DALLAS – Today in Aviation, long-haul carrier Oasis Hong Kong Airlines (O8) ceased operations in 2008. The final flight was O8901 from Vancouver (YVR) to Hong Kong (HKG).
O8 was established in 2005 by a group of Hong Kong investors. They were led by real estate magnate Raymond Lee and telecommunications equipment mogul Allan Wong. The team saw a gap in the market for a low-cost, long-haul carrier to operate point-to-point services to Europe and North America.
The airline’s chief executive was Stephen Miller, who founded Dragonair (KA) in 1985 as a Cathay Pacific (CX) competitor.
Two ex-Singapore Airlines Boeing 747-400s were acquired and configured with 278 economy and 81 business class seats. O8 would go on to operate five 747s and had plans to acquire Boeing 777 equipment to supplement its fleet.
Taking to the Air
Operations commenced on October 26, 2006, with a four-weekly service between HKG and London Gatwick (LGW). This was a day later than planned after Russian authorities revoked permission to overfly its airspace. This happened an hour before its inaugural flight.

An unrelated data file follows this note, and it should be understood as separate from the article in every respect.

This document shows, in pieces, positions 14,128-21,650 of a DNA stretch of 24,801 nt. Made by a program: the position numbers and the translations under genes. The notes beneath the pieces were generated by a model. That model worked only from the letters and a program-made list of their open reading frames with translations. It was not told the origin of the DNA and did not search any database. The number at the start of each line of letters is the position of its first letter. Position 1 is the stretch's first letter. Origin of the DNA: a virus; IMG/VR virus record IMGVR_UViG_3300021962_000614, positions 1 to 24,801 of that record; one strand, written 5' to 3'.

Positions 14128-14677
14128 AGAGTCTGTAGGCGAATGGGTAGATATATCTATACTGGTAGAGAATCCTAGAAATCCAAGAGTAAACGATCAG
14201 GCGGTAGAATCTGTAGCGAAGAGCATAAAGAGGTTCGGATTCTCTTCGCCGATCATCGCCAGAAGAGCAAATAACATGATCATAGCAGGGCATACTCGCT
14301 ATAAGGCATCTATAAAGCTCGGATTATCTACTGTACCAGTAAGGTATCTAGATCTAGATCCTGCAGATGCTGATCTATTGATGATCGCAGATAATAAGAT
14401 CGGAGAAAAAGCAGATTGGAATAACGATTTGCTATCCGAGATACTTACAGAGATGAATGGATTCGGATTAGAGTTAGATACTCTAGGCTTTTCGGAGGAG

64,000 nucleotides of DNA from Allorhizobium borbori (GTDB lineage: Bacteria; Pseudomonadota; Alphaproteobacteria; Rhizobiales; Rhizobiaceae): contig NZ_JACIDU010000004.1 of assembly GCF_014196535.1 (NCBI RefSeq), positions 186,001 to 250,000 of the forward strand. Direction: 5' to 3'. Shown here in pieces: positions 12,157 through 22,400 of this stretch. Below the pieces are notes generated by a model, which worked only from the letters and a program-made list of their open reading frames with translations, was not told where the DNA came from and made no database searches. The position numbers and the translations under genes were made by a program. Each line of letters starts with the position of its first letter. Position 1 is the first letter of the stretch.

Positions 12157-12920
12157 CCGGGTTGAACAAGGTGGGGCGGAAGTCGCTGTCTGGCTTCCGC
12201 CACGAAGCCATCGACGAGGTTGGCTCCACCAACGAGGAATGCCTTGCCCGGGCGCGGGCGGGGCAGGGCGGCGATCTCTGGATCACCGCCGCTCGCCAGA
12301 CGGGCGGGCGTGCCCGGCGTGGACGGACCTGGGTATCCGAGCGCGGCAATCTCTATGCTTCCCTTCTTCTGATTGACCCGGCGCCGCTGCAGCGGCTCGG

Its second route to YVR commenced in June 2007. The airline had also planned to begin flights to San Francisco (Oakland), Chicago, New York, Washington, D.C., and Florida. It also hoped to launch new routes across Europe, including Milan, Italy, and destinations in Australia.
Despite breaking even after just five months of operations, competition on its flagship route between HKG and LGW meant the airline was forced to offer airfares that were simply unsustainable. Despite hopes that the airline could be rescued, the courts formally wound it up in June 2008.